Yesterday’s news focused on the preliminary decision by NICE (National Institute for Health and Clinical Excellence) to prevent insulin inhalers becoming available on the NHS. The authority claimed that the insulin delivery system is not cost-effective, and that their investigations had revealed that injections were not a major problem for many diabetics . Fresh controversy has been sparked by campaigners, who are calling for NICE to reconsider.
Pharmaceutical giant Pfizer, who manufacture the drug, are reported to be upset by the decision. NICE say that the drug would cost over £1,100 per person. They claim that there are insufficient grounds to justify its release. This news has enormous implications for the estimated 800,000 people in the UK who manage their diabetes with daily injections.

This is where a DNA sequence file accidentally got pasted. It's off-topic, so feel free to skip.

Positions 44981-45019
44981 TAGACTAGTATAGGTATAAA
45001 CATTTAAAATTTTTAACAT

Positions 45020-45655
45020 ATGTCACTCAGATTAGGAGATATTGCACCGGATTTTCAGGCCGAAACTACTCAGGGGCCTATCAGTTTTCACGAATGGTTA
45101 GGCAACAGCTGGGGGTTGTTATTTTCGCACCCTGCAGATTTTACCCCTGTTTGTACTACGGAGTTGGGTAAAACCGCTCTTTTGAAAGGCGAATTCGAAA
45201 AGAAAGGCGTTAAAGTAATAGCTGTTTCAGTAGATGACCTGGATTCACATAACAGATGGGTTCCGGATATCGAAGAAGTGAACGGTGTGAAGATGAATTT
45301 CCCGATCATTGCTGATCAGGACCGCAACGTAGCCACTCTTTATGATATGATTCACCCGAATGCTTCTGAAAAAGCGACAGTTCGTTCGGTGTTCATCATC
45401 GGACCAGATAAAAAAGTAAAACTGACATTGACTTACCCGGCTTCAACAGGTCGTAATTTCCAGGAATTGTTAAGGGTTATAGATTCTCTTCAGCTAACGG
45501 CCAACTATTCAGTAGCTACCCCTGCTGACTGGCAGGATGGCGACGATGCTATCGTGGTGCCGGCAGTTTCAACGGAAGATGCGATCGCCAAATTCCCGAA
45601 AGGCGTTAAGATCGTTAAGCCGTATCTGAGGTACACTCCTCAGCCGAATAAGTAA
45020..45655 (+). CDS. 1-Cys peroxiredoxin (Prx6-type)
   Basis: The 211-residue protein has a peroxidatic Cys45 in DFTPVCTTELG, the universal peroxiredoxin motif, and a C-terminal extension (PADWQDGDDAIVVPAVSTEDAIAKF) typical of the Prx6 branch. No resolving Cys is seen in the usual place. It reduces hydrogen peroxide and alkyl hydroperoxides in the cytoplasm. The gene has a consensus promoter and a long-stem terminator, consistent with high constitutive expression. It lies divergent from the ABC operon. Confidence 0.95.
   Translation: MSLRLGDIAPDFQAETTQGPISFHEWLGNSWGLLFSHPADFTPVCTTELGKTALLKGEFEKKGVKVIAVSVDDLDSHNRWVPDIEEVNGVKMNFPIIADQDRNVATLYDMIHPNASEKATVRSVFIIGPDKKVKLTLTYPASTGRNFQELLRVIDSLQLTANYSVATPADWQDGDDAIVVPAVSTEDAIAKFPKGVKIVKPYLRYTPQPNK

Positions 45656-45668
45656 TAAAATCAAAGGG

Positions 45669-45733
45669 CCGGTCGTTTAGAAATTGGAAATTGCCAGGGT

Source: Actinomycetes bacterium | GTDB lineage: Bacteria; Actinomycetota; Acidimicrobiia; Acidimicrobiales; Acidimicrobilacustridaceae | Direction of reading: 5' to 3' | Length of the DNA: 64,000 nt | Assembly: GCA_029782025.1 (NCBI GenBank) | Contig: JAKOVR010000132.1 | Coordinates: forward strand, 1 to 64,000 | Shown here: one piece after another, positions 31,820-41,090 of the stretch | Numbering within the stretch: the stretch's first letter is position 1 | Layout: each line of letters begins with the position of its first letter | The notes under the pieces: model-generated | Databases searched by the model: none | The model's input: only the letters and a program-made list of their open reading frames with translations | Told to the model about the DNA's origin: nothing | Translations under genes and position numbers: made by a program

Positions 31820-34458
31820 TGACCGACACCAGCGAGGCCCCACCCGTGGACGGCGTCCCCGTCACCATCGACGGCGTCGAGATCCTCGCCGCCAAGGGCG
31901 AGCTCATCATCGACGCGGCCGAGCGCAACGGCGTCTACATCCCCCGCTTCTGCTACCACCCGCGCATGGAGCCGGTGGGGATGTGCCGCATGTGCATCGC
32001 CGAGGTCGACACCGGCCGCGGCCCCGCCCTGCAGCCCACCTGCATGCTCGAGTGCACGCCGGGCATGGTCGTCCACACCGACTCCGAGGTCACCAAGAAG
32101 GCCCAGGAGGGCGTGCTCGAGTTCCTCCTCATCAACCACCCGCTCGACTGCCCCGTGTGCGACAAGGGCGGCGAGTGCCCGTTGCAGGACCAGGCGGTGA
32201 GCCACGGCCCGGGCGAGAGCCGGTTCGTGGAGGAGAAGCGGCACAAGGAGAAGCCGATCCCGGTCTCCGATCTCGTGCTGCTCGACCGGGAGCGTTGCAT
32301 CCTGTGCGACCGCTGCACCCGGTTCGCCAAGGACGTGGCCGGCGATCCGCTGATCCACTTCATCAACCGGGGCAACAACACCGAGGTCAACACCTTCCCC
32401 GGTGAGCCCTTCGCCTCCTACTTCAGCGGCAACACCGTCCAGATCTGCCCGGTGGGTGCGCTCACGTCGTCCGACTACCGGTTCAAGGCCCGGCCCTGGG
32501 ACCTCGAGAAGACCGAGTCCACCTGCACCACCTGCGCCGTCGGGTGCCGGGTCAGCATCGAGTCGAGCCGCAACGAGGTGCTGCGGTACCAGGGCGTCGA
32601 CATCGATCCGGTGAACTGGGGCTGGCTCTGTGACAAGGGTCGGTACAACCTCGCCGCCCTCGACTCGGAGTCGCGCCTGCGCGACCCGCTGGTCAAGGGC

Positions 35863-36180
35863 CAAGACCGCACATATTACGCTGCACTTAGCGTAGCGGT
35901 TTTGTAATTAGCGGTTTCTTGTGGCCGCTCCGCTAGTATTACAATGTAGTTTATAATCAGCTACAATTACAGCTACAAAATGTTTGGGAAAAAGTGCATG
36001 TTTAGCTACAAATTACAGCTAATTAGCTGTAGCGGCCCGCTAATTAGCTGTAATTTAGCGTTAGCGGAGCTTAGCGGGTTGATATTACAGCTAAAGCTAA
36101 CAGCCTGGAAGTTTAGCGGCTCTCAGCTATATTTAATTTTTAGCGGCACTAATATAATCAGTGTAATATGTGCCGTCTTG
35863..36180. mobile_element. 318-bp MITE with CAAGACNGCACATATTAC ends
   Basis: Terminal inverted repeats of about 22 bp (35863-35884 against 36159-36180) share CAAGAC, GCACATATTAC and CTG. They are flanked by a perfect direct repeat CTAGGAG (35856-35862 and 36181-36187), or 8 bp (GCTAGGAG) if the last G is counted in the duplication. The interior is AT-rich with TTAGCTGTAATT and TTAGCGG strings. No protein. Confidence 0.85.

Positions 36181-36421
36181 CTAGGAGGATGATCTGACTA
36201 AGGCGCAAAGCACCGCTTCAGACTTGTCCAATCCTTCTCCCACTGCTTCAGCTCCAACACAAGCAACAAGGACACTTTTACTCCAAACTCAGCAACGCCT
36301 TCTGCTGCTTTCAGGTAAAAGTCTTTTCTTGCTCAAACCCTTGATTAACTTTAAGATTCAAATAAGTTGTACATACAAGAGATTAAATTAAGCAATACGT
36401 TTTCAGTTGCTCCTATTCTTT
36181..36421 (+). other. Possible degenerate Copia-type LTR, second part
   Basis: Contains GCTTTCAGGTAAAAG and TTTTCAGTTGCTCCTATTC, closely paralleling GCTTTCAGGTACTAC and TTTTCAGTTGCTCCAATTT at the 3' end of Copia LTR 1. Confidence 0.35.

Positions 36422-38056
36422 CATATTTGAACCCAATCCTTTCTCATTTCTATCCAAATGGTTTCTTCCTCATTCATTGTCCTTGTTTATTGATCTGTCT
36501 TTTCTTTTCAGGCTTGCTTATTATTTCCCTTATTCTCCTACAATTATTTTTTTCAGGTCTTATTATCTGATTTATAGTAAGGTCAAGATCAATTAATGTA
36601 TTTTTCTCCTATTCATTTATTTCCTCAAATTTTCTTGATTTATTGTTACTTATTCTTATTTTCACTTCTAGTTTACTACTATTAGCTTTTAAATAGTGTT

The charity diabetes UK claims the drug is a medical breakthrough, and that it should not be restricted due to projections of cost. A spokesman for the charity added: “many people with diabetes will be deeply disappointed that they are being denied this alternative form of treatment. It will be unfortunate if people in England have limited access whilst it becomes available in other countries.” Pfizer continued to harangue the decisio, called it “perverse and short-sighted.”

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